I’m sitting here perusing the “Awards Show Special” edition of People Magazine. (Okay, so I’m a tad behind in my magazine reading). How interesting it is to see the glitz and glamor; to applaud, or vilify, the various gowns worn by those women who serve as our role models in the “epitome of physical perfection” department. This issue of the magazine, along with numerous similar media pieces could be great fun if not for the hurtful stereotypes they proffer to the women and young girls who are ready to fall prey to their toxic messages.
The first things I notice, of course, are the beautiful, tall and svelte bodies that are stuffed into those fabric works of art. With nary a woman on these pages with a BMI under, hmm, 12, our body-obsessed culture is sending the message loud and clear that slim is the only way to be beautiful. This particular issue of People even has an article which details the all-liquid/starvation/bordering-on-anorexia diets adopted by many of the stars prior to their red carpet foray. Of course they can pour themselves into those skin-tight dresses; their bodies are now 98% liquid!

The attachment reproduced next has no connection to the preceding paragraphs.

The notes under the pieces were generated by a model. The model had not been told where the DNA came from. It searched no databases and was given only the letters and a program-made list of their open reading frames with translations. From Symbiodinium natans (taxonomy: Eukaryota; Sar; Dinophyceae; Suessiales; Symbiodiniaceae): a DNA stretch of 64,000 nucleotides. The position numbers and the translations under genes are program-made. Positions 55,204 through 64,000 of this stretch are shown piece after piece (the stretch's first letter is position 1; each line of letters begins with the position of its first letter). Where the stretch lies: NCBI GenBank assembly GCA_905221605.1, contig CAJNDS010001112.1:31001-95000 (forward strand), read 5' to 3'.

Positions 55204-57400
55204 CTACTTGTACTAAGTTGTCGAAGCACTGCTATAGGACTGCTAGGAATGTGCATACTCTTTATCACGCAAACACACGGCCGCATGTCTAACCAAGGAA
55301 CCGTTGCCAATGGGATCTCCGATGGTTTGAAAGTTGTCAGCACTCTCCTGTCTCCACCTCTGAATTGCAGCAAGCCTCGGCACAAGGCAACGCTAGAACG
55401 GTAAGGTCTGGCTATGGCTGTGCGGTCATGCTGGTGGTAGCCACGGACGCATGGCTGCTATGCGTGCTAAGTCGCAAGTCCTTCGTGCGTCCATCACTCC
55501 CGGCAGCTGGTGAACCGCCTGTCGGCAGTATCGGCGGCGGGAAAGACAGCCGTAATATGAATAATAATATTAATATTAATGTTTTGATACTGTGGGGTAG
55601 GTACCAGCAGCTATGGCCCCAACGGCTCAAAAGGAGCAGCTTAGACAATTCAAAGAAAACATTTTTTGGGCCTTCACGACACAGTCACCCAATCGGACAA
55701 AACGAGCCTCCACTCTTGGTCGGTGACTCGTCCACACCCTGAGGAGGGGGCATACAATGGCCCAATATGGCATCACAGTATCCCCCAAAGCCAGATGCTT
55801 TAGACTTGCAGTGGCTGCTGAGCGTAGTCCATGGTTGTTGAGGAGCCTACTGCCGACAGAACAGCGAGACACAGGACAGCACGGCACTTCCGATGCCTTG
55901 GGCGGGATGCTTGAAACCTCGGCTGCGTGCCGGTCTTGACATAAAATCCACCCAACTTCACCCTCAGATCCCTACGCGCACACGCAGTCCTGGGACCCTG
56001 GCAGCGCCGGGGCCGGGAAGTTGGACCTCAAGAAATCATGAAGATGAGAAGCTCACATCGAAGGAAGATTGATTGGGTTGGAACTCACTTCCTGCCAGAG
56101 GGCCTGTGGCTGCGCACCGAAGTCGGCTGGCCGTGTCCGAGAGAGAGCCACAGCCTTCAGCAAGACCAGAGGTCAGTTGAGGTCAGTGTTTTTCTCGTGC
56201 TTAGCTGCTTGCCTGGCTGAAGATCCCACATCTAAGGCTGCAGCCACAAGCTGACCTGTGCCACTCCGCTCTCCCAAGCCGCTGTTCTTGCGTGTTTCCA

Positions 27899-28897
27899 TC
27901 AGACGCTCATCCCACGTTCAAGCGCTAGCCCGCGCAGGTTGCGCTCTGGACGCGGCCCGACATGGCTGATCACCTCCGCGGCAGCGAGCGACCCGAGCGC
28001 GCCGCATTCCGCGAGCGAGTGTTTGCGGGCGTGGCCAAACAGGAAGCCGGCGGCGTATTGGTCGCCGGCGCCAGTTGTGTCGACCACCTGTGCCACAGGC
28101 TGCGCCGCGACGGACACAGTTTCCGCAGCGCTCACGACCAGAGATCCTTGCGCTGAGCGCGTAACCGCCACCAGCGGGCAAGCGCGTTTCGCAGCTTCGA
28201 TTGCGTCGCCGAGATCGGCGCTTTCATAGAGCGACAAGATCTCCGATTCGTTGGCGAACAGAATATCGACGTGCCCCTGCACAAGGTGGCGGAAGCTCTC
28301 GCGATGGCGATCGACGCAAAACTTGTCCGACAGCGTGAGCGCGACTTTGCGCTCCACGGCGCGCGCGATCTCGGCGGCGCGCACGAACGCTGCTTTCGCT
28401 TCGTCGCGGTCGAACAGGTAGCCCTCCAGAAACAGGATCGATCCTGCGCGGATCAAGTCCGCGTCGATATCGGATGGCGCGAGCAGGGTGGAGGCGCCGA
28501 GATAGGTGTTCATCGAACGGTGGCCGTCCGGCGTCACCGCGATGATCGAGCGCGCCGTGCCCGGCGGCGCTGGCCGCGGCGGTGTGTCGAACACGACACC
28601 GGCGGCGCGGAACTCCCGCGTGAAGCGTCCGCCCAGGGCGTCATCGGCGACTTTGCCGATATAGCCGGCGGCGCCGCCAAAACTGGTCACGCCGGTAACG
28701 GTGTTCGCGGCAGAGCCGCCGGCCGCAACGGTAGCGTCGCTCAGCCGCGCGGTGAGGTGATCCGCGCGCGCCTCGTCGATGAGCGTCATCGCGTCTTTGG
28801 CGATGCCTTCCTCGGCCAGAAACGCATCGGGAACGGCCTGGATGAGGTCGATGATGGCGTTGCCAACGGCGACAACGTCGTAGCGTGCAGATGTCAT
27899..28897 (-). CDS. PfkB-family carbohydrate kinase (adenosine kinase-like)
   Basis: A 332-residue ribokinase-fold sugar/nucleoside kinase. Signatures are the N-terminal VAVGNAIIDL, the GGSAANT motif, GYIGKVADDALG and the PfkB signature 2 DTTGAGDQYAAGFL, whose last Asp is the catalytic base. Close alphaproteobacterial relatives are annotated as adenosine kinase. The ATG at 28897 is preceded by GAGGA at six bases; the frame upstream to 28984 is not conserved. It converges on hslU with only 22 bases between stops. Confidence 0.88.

Yes, I know, there are women strutting down the red carpet who appear to have “real” bodies; women like Octavia Spencer and Viola Davis. But they are not the ones chosen to epitomize “beautiful” in the sections specifically devoted to the gowns, makeup, hairstyles and overall exquisiteness of the women who grace the awards spectacles.
And to add to that insult, when I came to the article dubbed “Glam at Every Age,” I soon discovered that the fashion guide-lines presented are for women in their twenties, thirties, forties and fifties. Does that mean that, as a woman in her 60’s, there is no earthly way in which I can be “glam”? What a shame, for at this age I am now more comfortable in my skin, am more joyful and appreciative of every day of my life. These are the qualities that radiate out from within our souls and make us truly beautiful. Where in those magazine pages are Faye Dunaway, Goldie Hawn, Mia Farrow, Sigourney Weaver or Helen Mirren?
I am fortunate to spend much of my working life with women and teen girls as together we explore our own self-images, negate harmful stereotypes, and learn to embrace our individual and unique beauty. I am short of stature, long on years with hair of grey and a body that is not as slim or firm as it once was. Yet I hope to inspire others to recognize that there is still a beauty within me – as there is in all of us – that transcends height, weight and age. And in doing so, help to perpetuate a new definition of “glam”, one that will allow women of every size, and in every decade of life to be represented in the pages of our contemporary media.